The most Nigerian version of Beyoncé comes on “ALREADY” featuring Shatta Wale. From her enunciation to how she interpolates melodies, you can almost swear she’s been listening to Yemi Alade. Queen B has delivered her love letter to Nigeria, maybe it’s time to come show that love in person.
- EVERY TIME WE HEARD AFROPOP BEATS AND MELODIES
For decades now, producers have been the unsung heroes of Afropop’s evolution and subsequent journey to global recognition. In the last few years, producers like Sarz and DJ Maphorisa have gotten global recognition, but these were more of sporadic cosigns than full recognition of their abilities. Beyoncé’s “The Gift” may as well be that moment. It may have taken longer than expected for Nigerian/UK producer, P2J to get his coins and roses, but with credits on multiple songs off the album, it’s fair to say the man has etched his name in history.
NorthBoi Oracle, who produced Starboy’s “Soco” is also credited as a producer on the album and that’s not counting the back-end creatives — Michael Uzowuru, Bankulli, and more — who built what is a cinematic African experience. Much has been said of Afrobeats’ journey to global acceptance. This album, which may become its biggest moment yet, is evidence of how much collaboration and years of work behind the scenes we’ll need to make it happen.
- BURNA BOY’s SOLO – “JA ARA E“
Who’s the only artist with his own full song on an album made, curated and executive produced by the biggest musician in the world? That’s right, our very own Damini Ogulu aka Burna Boy. Rankin’s ascent to the upper echelons of afrobeats and world music since the release of 2018’s “Outside” is one for the storybooks.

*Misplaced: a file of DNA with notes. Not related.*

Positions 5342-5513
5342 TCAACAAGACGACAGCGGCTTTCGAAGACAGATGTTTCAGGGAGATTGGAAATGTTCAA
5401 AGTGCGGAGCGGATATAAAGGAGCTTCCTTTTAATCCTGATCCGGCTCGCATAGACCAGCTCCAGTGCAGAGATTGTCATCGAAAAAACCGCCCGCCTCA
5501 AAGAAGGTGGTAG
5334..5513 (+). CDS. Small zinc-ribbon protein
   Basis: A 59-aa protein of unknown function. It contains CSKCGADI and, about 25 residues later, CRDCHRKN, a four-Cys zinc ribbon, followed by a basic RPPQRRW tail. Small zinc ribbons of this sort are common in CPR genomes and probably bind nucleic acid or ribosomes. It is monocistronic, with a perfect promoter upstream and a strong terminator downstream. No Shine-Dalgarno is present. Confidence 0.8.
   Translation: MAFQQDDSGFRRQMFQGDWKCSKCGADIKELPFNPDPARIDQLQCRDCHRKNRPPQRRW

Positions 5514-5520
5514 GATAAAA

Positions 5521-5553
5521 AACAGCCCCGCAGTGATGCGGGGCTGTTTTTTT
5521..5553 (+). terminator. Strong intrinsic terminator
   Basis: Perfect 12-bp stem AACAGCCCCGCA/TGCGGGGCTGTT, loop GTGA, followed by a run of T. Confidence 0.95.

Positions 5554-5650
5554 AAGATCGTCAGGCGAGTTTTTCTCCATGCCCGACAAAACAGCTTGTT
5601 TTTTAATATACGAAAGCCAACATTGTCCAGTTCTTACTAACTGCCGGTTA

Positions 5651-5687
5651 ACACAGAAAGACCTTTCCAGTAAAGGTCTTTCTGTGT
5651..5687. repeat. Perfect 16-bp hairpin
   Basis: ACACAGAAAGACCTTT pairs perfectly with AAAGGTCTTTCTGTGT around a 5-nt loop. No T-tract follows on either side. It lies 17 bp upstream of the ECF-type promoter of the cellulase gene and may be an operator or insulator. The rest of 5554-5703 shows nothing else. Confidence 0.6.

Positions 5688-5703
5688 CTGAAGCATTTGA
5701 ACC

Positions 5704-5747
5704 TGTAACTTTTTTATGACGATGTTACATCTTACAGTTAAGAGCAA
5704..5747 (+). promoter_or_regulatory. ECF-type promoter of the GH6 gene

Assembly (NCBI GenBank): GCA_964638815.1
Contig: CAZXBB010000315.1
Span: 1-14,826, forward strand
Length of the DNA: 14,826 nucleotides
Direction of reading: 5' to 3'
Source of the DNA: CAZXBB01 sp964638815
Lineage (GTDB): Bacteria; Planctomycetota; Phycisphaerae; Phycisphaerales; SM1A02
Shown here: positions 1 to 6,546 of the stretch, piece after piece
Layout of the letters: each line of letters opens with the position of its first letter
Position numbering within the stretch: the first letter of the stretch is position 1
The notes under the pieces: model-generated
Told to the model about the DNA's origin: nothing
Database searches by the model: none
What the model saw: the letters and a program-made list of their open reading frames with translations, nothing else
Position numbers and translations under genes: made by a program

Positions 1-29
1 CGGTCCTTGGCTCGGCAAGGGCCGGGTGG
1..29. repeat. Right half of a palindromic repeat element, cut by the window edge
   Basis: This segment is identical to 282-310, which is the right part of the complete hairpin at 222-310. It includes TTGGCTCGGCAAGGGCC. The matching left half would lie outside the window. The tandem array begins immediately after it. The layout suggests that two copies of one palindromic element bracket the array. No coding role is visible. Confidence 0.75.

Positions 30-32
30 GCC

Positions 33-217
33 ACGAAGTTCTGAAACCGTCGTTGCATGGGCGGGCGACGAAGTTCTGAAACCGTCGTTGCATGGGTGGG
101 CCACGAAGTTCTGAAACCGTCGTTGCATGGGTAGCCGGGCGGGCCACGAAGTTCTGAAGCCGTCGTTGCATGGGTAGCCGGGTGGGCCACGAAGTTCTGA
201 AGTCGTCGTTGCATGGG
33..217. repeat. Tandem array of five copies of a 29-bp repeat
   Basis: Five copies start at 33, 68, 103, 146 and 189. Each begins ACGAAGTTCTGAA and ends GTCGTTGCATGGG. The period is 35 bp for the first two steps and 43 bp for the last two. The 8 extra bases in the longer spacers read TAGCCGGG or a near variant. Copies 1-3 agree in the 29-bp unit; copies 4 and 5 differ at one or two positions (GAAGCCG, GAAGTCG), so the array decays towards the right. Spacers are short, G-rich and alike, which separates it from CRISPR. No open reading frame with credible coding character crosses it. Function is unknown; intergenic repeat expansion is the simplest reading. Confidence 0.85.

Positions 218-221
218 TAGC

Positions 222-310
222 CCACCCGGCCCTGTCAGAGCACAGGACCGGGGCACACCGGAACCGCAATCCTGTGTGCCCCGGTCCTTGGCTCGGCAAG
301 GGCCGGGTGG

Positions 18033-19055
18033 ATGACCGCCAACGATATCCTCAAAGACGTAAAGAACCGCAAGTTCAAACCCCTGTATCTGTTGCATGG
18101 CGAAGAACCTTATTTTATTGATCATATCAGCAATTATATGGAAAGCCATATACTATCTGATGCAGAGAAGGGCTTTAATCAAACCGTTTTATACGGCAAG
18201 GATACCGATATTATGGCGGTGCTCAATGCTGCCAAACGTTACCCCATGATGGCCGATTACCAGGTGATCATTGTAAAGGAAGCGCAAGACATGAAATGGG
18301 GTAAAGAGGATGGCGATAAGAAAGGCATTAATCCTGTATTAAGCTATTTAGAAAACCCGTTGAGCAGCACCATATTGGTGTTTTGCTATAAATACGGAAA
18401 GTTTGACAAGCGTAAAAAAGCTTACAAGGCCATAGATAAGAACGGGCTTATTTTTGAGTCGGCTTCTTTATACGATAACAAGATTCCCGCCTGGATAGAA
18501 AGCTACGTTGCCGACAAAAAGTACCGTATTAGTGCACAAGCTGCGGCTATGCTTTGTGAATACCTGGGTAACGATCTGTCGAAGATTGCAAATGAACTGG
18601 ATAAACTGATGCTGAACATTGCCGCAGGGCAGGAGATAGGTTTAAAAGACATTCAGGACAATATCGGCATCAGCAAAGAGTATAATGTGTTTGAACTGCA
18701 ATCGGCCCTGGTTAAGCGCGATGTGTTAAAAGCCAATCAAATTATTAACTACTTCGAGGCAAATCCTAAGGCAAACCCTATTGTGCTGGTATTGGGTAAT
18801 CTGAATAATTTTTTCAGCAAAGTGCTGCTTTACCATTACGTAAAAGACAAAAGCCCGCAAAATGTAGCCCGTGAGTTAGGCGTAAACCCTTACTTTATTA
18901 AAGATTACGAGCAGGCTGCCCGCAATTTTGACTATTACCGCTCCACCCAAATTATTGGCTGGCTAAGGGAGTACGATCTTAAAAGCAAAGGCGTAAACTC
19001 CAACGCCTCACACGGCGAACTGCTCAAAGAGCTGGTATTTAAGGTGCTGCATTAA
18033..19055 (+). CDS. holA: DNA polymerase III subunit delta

Many have guessed that Burna refused to have anybody else on his song, others claim no-one was a good fit; whatever the case is, you can see why Burna Boy is in a class of his own, literally. “JA ARA E” is another tribute to Fela’s Afrobeat, a very apt allusion in an album about African pride. The title, which means “Enlighten Yourself” is also consistent with Burna Boy’s Pan-African ideals. This song sounds like the soundtrack to the radicalisation of Simba and is already a fan favourite. With what we’ve heard so far, we simply can’t wait for Burna Boy’s “African Giant“.
Speaking of evolution, one artiste who is an unsung hero on this album is Zlatan. Artists enjoying a breakout year have the capacity to do anything from changing the popular sound to creating
Zlatan’s friendship with Burna gave him his biggest hit yet, “Killin Dem” and stamped him in the eyes of a mainstream audience. In turn, Zlatan’s edge and energy have found a willing vessel in Burna, who dances the Zanku like he came up with it.
Fans have hailed Burna’s loyalty to his personal sound on the Beyonce album. And the best evidence of Zlatan’s influence yet is how his ad-libs spice up Burna Boy’s “JA ARA E”. Those shouts of Kuronbe and Eh Eh are dominating Nigerian airwaves for months now. They’ve made their way to a Beyonce album. Agege must be proud.
It’s a great time to be African.